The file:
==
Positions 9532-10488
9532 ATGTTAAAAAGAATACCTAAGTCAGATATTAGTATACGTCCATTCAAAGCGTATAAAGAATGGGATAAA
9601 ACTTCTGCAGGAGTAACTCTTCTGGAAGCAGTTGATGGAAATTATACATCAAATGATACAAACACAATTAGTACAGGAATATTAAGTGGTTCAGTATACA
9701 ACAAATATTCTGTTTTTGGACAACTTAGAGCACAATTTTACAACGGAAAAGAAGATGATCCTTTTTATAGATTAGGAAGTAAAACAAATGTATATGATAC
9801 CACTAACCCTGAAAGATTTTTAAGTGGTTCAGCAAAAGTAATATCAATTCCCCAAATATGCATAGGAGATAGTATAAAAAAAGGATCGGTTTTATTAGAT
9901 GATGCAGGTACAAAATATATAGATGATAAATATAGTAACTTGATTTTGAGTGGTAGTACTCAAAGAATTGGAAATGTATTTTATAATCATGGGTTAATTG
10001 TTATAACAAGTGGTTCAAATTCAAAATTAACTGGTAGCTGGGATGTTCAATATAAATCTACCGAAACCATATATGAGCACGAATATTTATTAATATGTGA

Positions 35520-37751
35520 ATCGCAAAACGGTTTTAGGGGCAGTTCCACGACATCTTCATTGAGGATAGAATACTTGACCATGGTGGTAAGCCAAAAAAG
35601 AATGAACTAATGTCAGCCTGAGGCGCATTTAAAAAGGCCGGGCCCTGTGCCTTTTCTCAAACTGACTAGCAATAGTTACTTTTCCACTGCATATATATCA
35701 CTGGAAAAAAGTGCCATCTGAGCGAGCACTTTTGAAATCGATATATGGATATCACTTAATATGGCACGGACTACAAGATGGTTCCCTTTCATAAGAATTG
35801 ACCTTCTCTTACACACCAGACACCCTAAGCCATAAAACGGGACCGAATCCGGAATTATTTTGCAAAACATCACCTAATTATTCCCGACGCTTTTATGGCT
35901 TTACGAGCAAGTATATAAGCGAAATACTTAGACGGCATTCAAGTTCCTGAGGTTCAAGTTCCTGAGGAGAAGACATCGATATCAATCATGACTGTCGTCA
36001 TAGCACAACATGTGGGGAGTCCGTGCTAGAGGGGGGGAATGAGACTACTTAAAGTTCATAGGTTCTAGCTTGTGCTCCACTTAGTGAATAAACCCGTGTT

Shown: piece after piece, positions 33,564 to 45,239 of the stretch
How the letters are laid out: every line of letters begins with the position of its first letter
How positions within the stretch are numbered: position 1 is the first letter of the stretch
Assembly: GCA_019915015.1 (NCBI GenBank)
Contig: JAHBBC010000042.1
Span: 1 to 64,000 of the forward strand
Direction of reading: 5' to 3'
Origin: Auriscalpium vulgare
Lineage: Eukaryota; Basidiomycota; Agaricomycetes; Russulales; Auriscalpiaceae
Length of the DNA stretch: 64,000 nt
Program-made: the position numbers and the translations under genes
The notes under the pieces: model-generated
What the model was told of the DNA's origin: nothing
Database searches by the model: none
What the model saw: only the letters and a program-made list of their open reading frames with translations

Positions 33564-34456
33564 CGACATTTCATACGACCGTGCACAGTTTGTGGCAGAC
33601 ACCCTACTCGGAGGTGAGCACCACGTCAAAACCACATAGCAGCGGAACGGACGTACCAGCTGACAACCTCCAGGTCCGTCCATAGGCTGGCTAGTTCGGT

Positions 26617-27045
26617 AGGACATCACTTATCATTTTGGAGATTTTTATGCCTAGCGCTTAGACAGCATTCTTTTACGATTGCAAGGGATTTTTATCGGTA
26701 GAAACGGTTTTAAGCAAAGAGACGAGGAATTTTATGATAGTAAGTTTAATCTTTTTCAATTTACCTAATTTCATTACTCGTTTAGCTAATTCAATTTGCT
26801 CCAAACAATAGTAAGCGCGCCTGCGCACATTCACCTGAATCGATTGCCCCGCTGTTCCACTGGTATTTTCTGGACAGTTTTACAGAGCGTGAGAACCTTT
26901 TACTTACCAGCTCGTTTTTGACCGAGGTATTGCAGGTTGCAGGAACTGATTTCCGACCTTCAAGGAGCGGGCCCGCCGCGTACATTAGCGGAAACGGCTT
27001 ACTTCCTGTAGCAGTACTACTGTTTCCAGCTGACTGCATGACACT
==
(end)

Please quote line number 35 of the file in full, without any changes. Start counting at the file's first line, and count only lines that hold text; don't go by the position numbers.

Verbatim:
26701 GAAACGGTTTTAAGCAAAGAGACGAGGAATTTTATGATAGTAAGTTTAATCTTTTTCAATTTACCTAATTTCATTACTCGTTTAGCTAATTCAATTTGCT